From Gender Equality to Vampires: What Faculty Are Reading

Faculty read more than research in their areas of expertise. Here’s a look at what Emily Oster, assistant professor 
of economics, had on her Kindle recently.

Emily Oster
Assistant Professor of Economics
Half the Sky: Turning Oppression into Opportunity for Women, Nicholas Kristof and Sheryl WuDunn (Knopf, 2009)

“I have long been a big fan of Kristof’s New York Times column, and an occasional reader of his blog. His new book, written with his wife, Sheryl, draws on these sources but goes much deeper into both research and policy.

“Put simply, the book is a call to action, a journalistic account of the plight of women worldwide, and 
a plea to the reader (and to the West in general) to make gender equality a central human rights issue. Probably because it’s written by a journalist, not an academic, the book is extremely readable and has many of the hallmarks of a good journalistic account: compelling (if sometimes disturbing) examples, a mix of hopeful stories and disastrous ones, and a well-organized central theme.

“However, Kristof ,and WuDunn also have a deep understanding of the academic literature on the topics they discuss, and they present this research even when it may not agree with their points. In a discussion of maternal mortality, the authors are straightforward about the fact that research suggests that decreasing maternal mortality is not the most cost-effective way to save lives. They argue that this should be our goal for ethical reasons, even if it does not stand up to cost-effectiveness analysis.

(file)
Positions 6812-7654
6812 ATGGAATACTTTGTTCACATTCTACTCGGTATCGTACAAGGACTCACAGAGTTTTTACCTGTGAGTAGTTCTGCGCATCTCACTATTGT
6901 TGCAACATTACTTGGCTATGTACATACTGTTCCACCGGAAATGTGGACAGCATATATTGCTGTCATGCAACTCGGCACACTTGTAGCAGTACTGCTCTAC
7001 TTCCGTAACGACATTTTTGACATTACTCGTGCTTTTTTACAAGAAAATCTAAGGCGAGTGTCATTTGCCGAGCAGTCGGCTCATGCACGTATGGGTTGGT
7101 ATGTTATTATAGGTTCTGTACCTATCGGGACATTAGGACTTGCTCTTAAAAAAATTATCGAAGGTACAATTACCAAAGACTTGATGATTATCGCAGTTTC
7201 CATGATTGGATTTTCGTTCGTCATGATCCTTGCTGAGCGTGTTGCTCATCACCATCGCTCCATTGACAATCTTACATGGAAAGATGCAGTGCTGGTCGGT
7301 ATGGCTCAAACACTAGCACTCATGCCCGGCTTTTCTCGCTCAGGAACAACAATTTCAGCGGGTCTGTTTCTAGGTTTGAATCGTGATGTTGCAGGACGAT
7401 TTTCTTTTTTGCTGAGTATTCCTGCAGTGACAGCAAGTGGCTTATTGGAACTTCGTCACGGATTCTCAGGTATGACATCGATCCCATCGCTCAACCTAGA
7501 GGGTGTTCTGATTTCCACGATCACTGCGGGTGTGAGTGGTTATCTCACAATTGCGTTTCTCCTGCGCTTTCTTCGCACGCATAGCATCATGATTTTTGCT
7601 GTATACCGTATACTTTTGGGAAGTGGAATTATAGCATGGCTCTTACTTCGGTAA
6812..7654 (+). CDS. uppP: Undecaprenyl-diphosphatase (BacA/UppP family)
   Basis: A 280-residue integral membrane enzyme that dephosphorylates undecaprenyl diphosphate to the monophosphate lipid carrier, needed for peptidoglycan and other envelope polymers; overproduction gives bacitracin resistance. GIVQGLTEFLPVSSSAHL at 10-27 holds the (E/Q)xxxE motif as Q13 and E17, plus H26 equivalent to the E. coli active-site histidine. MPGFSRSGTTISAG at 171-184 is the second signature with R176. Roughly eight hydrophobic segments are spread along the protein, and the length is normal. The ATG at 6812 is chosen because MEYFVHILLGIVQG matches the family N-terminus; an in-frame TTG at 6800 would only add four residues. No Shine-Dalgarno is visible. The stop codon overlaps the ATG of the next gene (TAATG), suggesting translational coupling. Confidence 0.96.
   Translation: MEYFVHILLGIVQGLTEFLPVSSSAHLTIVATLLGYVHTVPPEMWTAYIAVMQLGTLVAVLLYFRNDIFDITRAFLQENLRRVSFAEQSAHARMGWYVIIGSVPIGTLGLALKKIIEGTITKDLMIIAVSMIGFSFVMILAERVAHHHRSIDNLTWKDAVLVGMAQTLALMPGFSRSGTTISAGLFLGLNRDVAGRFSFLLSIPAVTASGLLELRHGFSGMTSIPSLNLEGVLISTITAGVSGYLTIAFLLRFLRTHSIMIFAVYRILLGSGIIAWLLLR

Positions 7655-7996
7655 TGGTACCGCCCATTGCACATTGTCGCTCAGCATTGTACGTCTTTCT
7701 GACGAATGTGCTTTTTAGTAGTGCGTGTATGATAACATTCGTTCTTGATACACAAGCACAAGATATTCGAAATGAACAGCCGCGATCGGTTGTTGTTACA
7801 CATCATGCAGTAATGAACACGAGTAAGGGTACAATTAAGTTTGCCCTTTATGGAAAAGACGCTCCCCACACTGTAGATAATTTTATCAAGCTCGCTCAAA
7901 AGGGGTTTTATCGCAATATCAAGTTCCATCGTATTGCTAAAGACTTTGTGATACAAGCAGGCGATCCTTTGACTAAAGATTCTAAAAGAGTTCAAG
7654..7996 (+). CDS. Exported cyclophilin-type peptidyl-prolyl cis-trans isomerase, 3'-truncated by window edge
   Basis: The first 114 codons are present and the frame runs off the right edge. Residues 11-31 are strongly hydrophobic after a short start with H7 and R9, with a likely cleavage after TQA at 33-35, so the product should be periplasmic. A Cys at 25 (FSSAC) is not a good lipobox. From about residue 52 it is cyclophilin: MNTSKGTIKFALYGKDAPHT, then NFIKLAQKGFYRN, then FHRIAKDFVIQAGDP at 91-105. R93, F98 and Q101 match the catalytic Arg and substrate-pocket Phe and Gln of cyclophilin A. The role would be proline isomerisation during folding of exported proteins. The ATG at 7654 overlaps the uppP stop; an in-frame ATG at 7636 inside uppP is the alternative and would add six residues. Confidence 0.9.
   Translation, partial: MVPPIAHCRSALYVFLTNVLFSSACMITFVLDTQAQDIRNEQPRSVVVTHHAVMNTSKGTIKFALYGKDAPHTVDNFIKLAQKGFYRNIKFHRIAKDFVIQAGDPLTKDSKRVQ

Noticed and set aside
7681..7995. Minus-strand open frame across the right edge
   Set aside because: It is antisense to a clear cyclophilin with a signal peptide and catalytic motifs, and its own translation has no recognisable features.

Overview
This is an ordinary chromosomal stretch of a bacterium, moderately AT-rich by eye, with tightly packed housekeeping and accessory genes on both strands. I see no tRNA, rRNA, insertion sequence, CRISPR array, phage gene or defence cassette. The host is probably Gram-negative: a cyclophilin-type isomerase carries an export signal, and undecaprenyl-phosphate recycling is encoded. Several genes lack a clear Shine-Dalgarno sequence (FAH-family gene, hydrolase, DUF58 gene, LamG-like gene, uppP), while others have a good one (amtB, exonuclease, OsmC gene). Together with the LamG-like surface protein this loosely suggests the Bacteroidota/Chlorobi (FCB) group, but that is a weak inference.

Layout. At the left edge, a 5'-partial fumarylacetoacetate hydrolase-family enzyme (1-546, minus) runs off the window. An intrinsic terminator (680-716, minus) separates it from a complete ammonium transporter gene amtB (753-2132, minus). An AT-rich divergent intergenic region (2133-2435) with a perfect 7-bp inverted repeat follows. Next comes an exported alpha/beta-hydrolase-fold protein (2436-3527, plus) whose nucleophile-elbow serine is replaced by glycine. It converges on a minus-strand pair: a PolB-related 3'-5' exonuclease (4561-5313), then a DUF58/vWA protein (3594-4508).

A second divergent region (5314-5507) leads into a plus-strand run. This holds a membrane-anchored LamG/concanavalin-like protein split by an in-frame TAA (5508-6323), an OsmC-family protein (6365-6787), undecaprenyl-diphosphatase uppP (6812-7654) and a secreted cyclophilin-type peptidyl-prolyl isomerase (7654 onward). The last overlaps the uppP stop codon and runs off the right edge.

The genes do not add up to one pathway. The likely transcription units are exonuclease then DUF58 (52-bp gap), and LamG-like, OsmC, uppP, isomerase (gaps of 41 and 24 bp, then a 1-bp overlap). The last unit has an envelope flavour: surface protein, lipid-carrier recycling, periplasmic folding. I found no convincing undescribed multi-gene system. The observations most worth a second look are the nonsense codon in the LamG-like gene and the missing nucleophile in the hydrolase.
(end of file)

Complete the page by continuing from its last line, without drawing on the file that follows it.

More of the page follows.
“I found this impressive; most books of this type make the ethical argument and gloss over any possible caveats. By giving the reader all the facts, the authors leave us to come to their conclusion by ourselves, as I think most people surely will.

The Accidental Billionaires: The Founding of Facebook — A Tale of Sex, Money, Genius and Betrayal, Ben Mezrich (Doubleday, 2009)

“Not a traditional corporate history book, but pretty fascinating nonetheless. Despite the salacious title, this 
was more informative than I expected and had a lot more economics. Probably the most interesting issue has to do with intellectual property rights—in a world where 20-year-old college sophomores are founding companies that initially have no obvious monetary value, what does it mean to steal someone’s idea? Not much, as it turns out.


Image by Shawn Barkhurst

Twilight, Stephenie Meyer (Little, Brown, 2005)

“What can I say? Millions of 13-year-old girls can’t be wrong.”

Last Updated 7/7/10